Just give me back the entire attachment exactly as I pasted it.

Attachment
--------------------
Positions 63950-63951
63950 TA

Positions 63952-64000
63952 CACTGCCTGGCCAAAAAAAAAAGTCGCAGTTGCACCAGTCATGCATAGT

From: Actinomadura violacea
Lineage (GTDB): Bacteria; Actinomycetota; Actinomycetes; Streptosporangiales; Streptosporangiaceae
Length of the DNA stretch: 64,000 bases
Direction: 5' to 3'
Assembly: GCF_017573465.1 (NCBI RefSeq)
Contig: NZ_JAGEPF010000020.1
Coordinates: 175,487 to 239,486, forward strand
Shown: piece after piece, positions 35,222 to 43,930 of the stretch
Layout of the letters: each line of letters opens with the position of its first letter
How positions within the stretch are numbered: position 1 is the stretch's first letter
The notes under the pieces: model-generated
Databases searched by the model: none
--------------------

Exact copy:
Positions 63950-63951
63950 TA

Positions 63952-64000
63952 CACTGCCTGGCCAAAAAAAAAAGTCGCAGTTGCACCAGTCATGCATAGT

From: Actinomadura violacea
Lineage (GTDB): Bacteria; Actinomycetota; Actinomycetes; Streptosporangiales; Streptosporangiaceae
Length of the DNA stretch: 64,000 bases
Direction: 5' to 3'
Assembly: GCF_017573465.1 (NCBI RefSeq)
Contig: NZ_JAGEPF010000020.1
Coordinates: 175,487 to 239,486, forward strand
Shown: piece after piece, positions 35,222 to 43,930 of the stretch
Layout of the letters: each line of letters opens with the position of its first letter
How positions within the stretch are numbered: position 1 is the stretch's first letter
The notes under the pieces: model-generated
Databases searched by the model: none